Skip to comments.Dogs Decoded
Posted on 08/03/2011 6:56:46 AM PDT by Immerito
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I’ve got a Border/Lab mix and it will be very hard when she’s gone. It’s so hard knowing any dog you get will outlive you.
We had to put our rescue English Shepherd to sleep on May 19th. She fought liver disease for 22 months, but she finally got too tired to fight anymore.
We still cry over our loss, she was the most wonderful dog, but our new dogs help us to smile and laugh. Every time you rescue a dog, you really rescue two, the one you adopt, and the space you open for another dog to be rescued.
“Its so hard knowing any dog you get will outlive you.”
I agree with you, however I do believe that it is God’s desire for us to learn from wonderful dogs. Their short life spans, filled with dedication and unconditional love for us is a great lesson in humility and emotional growth. The more dogs we get to learn that from, the more that we can grow in God’s image!
“I have a pit/border mix. She is so smart, she herds our other golden/lab mix around plus the cats, its funny to watch she is very affectionate with our daughters new babies.”
Our border collie ‘Mindy’ was dropped from doggie school when she was 6 months old. She wanted to herd all of the other ‘students’ all the time instead of concentrating on her school work.:)
Anyway she is sitting next to me this morning. She will still get up and head to her food bowl and take care of her business outside with some help from me by holding her harness to steady her.
She is unsteady on her feet which for a dog approaching 16 years-old in two months is normal. The problem though is that she over the past three years has had an attack of canine vestibular disease each year each lasting a couple of weeks, but with cortisone and dizziness pills she always bounced back to herself. However this time her head tilt is permanent, so imagine yourself trying to navigate the world looking ahead with your head tilted and on a set of weak legs.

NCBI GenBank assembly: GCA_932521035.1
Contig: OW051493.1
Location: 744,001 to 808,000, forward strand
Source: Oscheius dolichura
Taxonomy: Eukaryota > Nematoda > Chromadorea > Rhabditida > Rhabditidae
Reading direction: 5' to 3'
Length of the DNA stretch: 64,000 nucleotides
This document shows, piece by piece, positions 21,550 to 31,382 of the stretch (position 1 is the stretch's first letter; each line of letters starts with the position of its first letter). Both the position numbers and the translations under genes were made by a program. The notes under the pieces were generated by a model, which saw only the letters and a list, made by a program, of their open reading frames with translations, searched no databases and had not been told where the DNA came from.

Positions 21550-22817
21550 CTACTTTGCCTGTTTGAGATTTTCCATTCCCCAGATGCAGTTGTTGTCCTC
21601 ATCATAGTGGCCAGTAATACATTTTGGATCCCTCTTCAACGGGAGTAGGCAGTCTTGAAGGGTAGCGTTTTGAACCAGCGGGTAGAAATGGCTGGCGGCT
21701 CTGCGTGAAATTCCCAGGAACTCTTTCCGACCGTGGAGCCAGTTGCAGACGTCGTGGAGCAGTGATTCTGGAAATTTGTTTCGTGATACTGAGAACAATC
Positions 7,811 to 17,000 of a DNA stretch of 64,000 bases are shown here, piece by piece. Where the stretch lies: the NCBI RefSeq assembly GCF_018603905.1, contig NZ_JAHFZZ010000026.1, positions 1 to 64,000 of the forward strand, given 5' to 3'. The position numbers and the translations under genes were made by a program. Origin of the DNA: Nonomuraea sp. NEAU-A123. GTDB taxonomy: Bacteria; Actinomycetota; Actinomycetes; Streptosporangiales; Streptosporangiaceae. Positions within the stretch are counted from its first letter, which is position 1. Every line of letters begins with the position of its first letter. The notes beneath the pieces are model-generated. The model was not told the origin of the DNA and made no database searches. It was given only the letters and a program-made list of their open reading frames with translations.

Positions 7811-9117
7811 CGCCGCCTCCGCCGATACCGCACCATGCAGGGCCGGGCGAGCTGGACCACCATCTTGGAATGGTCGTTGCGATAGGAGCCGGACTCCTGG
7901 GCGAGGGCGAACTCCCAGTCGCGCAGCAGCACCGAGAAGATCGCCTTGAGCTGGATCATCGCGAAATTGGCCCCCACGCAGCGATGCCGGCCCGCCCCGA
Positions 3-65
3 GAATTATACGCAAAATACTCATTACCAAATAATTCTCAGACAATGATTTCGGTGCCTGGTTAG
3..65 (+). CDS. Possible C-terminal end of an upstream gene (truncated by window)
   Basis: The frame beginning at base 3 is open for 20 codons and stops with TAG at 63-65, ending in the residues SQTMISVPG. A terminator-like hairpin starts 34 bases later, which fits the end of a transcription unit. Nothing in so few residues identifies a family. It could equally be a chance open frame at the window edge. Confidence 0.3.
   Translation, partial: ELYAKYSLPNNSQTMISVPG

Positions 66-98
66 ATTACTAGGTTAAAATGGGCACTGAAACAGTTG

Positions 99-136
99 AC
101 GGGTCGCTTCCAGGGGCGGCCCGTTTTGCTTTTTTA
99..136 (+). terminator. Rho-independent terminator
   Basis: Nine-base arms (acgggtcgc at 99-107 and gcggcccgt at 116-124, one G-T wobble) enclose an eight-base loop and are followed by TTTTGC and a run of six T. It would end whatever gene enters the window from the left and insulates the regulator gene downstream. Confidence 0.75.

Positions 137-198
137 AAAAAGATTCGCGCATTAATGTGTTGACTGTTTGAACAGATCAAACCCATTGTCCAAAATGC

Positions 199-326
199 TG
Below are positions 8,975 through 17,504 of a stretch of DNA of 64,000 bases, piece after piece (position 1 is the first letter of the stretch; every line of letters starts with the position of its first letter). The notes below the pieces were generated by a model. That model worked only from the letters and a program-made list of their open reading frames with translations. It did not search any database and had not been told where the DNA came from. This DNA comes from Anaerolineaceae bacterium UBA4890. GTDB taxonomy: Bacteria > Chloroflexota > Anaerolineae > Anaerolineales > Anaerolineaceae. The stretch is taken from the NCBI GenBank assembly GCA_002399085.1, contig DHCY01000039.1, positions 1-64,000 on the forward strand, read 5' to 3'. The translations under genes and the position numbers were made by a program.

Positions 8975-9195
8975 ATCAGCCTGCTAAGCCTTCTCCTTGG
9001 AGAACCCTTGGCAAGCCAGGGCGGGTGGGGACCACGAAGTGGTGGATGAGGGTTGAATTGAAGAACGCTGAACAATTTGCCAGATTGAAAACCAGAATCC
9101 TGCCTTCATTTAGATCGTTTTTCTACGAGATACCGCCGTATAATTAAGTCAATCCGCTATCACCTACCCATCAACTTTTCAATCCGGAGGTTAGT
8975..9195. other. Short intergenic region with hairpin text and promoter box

We had scheduled a day to have the vet put her down a month ago, but she must have heard us talking through our tears and she got up on her feet and walked over to her water bowl. So we cancelled the appointment.
Anyway we are giving her a lot of personal attention. We are retired so we can help her a lot, but we don’t know how long she will be able to continue to get up on her feet. I know that it will be time to say goodbye when she can no longer do that.:(
I've prayed often asking God where our pets go. Do they just die and that's the end of them? Or do they go to heaven? After asking Him and contemplating about it, knowing who God is, I'm convinced they go to heaven. My reason being is, they were created by God for his pleasure as well as ours. Why wouldn't He bring them back to Himself? And He also know's our hearts and what's important to us, is important to Him. He is after all our loving merciful Father, He loves us more than we can ever comprehend and He loves His creation more than we can comprehend.
We had to put our girl Mindy down today. She would have been 16 in Oct. :(
We had to put our girl Mindy down today. She was a wonderful dog and would have been 16 in Oct. Not a good day today. :(
Oh Dear.. I just saw this post now.. My eyes are filling up with tears. I am so sorry for your loss.. Mindy lived a happy long life thanks to you.. *Big Hug*
Why dogs don’t live as long as people
by Robin Downing, DVM
Being a veterinarian, I had been called to examine a ten-year-old Irish Wolfhound named Belker. The dog’s owner, his wife, and their little boy were all very attached to Belker and they were hoping for a miracle. I examined Belker and found he was dying of cancer. I told the family there were no miracles left for Belker, and offered to perform the euthanasia procedure for the old dog in their home.
As we made arrangements, the owners told me they thought it would be good for the four-year-old boy to observe the procedure. They felt he could learn something from the experience.
The next day, I felt the familiar catch in my throat as Belker’s family surrounded him. The little boy seemed so calm, petting the old dog for the last time, that I wondered if he understood what was going on.
Within a few minutes, Belker slipped peacefully away. The little boy seemed to accept Belker’s transition without any difficulty or confusion.
We sat together for a while after Belker’s death, wondering aloud about the sad fact that animal lives are shorter than human lives.
The little boy, who had been listening quietly, piped up, “I know why.”
Startled, we all turned to him. What came out of his mouth next stunned me. I’d never heard a more comforting explanation. He said, “Everybody is born so that they can learn how to live a good life - like loving everybody and being nice, right?” The four-year- old continued, “Well, animals already know how to do that, so they don’t have to stay as long.”
Thank you Devine.
I’m still teary eyed now. Our house feels empty.
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Note: this topic is dated 8/03/2011.
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